Dr. Mangalpally has left the practice as of 10/1/2023 and will no longer be seeing Prime Heart and Vascular patients.  Please let our staff know if you would like a copy of your medical records of would like them transferred elsewhere.
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Should I Be Worried About Nighttime Heart Palpitations?

Should I Be Worried About Nighttime Heart Palpitations?

Heart palpitations are extremely common, especially as we get older. Often, these tiny perturbations are nothing to worry about. If, however, they’re frequent or accompanied by other symptoms, it could be a sign of a serious underlying health problem that needs prompt medical attention.

At Prime Heart and Vascular, Kiran Kumar Mangalpally, MD, and Rishin Shah, MD, are skilled at diagnosing the cause of heart palpitations in patients at their practices in Allen, Frisco, and Plano, Texas. In this post, learn some of the most common causes of nighttime palpitations and how they’re treated.

Quick facts about heart palpitations

Heart palpitations may occur at any time of the day. When they happen at night, they can be a special source of anxiety, often because we tend to notice them more when we’re lying quietly — and worry about them more, too. 

Fortunately, these tiny changes in your heart’s rhythm usually aren’t related to anything serious. Too much caffeine, an extra-stressful day, and even hormonal fluctuations can all cause irregularities in your heartbeat, including palpitations that cause brief periods of pounding, racing, or “skipping.”

People who lie on their left side may notice heart palpitations more often because their heart winds up “shifting” toward the left chest wall, making tiny changes in rhythm more noticeable. Other times, nighttime palpitations really are a sign of a more serious underlying problem, including heart disease or a structural problem with your heart or its components.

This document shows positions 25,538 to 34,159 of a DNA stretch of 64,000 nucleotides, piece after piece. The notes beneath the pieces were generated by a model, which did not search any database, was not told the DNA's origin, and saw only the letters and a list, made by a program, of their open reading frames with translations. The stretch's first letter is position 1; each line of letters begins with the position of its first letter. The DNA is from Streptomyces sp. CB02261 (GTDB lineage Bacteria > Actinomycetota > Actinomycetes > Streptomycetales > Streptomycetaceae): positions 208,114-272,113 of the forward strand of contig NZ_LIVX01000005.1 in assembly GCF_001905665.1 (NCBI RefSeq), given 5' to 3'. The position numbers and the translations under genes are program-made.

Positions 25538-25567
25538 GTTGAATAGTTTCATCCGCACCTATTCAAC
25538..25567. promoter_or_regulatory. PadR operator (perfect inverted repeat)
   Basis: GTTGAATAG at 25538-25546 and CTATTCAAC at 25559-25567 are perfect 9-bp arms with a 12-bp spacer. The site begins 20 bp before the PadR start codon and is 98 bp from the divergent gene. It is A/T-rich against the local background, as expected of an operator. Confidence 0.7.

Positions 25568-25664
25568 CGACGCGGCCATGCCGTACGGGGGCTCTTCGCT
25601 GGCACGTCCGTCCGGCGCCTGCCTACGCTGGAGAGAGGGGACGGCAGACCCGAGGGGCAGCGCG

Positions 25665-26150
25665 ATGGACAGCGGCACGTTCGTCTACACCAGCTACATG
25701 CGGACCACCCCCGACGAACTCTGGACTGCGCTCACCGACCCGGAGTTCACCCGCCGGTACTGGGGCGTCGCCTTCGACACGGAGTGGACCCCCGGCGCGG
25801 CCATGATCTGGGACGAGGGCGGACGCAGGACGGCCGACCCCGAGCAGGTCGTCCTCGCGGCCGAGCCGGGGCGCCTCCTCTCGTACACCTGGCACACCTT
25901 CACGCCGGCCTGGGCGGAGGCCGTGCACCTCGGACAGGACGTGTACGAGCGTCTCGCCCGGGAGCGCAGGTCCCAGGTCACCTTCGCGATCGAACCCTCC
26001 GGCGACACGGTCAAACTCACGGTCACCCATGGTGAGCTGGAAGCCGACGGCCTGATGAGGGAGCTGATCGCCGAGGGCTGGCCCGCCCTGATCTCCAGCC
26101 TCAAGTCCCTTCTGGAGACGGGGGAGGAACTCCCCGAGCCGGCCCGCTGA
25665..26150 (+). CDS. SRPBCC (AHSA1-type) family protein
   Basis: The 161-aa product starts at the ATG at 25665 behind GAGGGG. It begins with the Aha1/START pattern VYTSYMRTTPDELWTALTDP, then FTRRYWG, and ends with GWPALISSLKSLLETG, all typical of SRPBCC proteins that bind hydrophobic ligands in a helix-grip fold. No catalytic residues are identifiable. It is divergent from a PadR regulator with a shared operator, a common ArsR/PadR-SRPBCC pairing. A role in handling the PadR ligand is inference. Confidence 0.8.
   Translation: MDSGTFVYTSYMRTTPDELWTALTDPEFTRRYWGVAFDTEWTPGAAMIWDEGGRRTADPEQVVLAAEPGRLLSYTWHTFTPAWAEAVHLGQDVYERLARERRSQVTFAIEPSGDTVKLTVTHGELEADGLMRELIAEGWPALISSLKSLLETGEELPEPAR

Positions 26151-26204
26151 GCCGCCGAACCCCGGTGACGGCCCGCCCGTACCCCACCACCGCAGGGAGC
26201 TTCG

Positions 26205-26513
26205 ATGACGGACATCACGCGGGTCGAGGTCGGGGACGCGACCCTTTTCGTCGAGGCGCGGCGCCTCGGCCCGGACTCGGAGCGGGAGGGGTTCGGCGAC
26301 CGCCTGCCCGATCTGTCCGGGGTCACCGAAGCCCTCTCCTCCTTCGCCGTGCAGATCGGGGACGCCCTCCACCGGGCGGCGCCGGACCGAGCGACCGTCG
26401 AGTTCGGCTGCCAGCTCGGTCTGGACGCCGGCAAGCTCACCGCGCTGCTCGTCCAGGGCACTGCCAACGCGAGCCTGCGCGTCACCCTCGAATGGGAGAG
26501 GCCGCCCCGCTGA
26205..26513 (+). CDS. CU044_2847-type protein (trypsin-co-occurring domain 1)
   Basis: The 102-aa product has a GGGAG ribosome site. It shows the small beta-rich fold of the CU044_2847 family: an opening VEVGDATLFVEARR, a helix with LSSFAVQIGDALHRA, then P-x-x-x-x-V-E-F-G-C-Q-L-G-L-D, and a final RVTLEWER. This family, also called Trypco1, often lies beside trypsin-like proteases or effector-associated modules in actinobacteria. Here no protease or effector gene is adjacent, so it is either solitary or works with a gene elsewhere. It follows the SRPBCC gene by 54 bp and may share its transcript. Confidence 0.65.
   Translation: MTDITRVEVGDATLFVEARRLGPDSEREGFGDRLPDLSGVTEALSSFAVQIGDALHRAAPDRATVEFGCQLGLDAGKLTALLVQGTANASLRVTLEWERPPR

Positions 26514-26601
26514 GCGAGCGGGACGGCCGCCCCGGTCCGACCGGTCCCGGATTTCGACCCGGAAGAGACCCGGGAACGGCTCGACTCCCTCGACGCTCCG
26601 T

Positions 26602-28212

When to seek treatment

Occasional, brief heart palpitations usually aren’t related to a serious medical cause. You might try cutting back on caffeine or practicing stress management techniques to see if your palpitations resolve. However, because anxiety can cause palpitations, if changes in your heartbeat are worrying you, there’s no harm in having them evaluated — and the peace of mind you gain may help them go away.

On the other hand, if you have frequent heart palpitations or if they’re becoming stronger or more persistent, it’s definitely a good idea to schedule a heart evaluation as soon as possible. Because some heart palpitations can be a symptom of serious heart problems, you should call 9-1-1 if your palpitations are accompanied by:

These could be signs of a heart attack or heart failure, requiring immediate, emergency medical care.

Diagnosing the cause of palpitations

Diagnosis begins with a review of your medical history and your current symptoms, including lifestyle factors that could be contributing to your symptoms. Our doctors perform an exam, along with an EKG and other tests as needed, like a heart ultrasound or stress testing. 

We may order blood tests to look for nutrient deficiencies, check your thyroid, and rule out other possible causes. Some patients benefit from wearing a monitor at home to track their heart activity over time.

Once we determine what’s causing your palpitations, we can recommend treatment tailored to your specific needs. Sometimes, lifestyle changes can help, or we may prescribe medication to regulate your heartbeat. In other instances, we may recommend a surgical procedure to address valve issues or other structural problems. 

If you have heart palpitations that are disrupting your life in any way, having a medical evaluation is the best way to find the cause and a solution. To learn what’s causing your nighttime palpitations, call 972-295-7017, or book an appointment online with the team at Prime Heart and Vascular today.

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